Archbishop Chaput (pronounced SHAP-you) is also a member of the Prairie Band Potawatomi tribe, the second Native American to be consecrated a bishop in the United States and the first Native American archbishop. You might say he comes from a non-immigrant family.

I spoke with him about his latest book, Strangers in a Strange Land: Living the Catholic Faith in a Post-Christian World, a sort of follow-up to the thesis he laid out seven years ago in First Things journal essay, “Catholics and the Next America.” That America is here. Ignited Catholics eager to spread the gospel…not so much.

Chaput has been called “alarmist” by the usual suspects in the lamescream media. Christian realist is more accurate. As Christian leaders go, His Excellency is hard-headed and soft-hearted, not the other way around. You’ll find this a conversation worth sharing after you enjoy it yourself.

 

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An eclectic week in the news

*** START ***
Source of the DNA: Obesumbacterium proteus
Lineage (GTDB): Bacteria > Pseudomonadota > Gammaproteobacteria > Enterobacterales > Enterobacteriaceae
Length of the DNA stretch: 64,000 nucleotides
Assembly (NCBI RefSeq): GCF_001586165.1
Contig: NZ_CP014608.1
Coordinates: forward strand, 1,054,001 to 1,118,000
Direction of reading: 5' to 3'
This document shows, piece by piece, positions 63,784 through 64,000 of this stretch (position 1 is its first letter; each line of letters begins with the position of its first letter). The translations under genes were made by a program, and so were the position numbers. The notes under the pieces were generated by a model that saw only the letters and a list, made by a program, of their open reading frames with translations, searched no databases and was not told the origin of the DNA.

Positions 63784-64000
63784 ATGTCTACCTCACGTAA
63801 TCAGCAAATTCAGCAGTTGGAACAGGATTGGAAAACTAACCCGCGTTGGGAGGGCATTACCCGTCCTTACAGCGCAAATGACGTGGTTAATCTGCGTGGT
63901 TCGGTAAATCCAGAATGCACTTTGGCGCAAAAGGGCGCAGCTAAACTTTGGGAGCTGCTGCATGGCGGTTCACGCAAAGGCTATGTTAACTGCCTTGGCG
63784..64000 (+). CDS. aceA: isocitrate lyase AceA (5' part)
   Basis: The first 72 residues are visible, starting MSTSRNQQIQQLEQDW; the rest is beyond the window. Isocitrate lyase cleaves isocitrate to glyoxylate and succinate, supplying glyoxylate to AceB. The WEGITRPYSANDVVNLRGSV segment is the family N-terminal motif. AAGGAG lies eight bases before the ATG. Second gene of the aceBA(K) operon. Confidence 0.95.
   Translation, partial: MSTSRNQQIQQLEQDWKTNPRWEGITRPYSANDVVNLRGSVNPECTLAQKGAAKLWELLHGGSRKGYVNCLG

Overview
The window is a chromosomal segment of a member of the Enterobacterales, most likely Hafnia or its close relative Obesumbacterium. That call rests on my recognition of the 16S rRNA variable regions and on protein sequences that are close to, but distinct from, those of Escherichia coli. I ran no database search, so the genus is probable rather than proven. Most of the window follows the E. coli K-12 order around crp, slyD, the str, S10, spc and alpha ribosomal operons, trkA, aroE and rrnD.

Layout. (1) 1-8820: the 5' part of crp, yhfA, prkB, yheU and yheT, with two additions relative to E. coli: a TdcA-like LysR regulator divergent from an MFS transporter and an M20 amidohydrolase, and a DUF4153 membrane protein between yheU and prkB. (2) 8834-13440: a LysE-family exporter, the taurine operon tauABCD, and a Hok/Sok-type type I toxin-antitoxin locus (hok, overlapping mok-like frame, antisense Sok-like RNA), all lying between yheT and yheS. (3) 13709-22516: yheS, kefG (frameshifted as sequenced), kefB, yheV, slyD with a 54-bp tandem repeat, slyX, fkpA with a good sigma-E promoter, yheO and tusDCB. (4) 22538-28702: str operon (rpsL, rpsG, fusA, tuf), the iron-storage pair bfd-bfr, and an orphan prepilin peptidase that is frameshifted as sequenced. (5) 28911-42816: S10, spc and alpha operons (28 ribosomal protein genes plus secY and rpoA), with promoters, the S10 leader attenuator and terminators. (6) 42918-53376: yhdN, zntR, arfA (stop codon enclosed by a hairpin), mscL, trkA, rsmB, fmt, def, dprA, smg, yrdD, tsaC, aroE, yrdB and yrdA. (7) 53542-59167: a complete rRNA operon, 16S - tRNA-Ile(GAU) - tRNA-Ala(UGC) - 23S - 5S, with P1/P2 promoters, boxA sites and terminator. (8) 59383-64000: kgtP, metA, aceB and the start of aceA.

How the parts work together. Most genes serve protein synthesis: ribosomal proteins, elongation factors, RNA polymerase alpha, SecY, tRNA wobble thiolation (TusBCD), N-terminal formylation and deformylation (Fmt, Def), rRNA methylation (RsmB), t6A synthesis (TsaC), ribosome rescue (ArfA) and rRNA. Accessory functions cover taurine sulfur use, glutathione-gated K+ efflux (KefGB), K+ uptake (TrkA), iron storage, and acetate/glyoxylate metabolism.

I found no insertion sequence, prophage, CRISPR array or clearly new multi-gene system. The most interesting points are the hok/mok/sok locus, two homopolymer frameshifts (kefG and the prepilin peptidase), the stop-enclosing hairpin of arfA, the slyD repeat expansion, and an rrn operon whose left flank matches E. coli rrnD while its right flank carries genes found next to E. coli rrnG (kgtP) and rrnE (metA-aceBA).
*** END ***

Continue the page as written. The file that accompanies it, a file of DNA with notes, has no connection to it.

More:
This past week has been the picture of eclectic news items.

Paris, France: Marine LePen (never described in the media without the prefix “far right” or “firebrand”) lost the French presidency to Emmanuel Macron, a “centrist.”

I confess to knowing too little about the minutiae of the candidates’ positions but I do remember reading what M. Macron said during his campaign: Il n’y a pas de culture Française, Il n’y a pas une culture française, il y a une culture en France et elle est diverse. A fair English equivalent would be: “French culture doesn’t exist in and of itself; there is no such thing as a single French culture. There is culture in France and it is diverse.”

Gee, I wonder if ISIS is happy or sad that Madame LePen (who said “France will be ruled by a woman — either me or Angela Merkel”) lost?

Sacramento, CA: A Democrat Assemblyman in California named Rob Bonta wants a bill to become law that would end the ban on communists in government jobs. Good idea?